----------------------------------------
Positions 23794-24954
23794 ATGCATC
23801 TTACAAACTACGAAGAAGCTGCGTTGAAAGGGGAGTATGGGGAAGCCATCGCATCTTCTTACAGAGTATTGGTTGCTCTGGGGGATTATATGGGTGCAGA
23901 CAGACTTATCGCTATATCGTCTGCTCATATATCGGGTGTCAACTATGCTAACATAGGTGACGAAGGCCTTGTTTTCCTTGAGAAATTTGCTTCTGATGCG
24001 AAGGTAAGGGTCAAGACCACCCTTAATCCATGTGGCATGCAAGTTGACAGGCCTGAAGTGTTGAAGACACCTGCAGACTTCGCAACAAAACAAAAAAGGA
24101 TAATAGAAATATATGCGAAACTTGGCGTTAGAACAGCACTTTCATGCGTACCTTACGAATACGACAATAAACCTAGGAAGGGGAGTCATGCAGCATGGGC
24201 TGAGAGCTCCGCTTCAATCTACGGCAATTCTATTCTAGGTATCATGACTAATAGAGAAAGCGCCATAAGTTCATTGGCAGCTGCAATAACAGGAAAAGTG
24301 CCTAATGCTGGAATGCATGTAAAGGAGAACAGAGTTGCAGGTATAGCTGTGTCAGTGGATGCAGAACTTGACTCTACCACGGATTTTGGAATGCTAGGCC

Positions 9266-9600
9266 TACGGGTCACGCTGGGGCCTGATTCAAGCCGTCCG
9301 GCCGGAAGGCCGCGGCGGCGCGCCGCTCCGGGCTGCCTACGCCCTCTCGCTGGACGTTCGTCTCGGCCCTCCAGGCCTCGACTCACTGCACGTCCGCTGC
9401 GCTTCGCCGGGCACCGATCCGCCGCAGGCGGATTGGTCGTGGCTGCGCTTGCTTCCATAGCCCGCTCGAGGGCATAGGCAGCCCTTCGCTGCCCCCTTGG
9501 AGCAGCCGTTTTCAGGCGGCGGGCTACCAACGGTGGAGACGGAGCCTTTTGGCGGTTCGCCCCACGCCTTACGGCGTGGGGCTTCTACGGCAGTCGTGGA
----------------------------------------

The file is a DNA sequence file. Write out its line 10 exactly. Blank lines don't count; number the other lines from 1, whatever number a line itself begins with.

9266 TACGGGTCACGCTGGGGCCTGATTCAAGCCGTCCG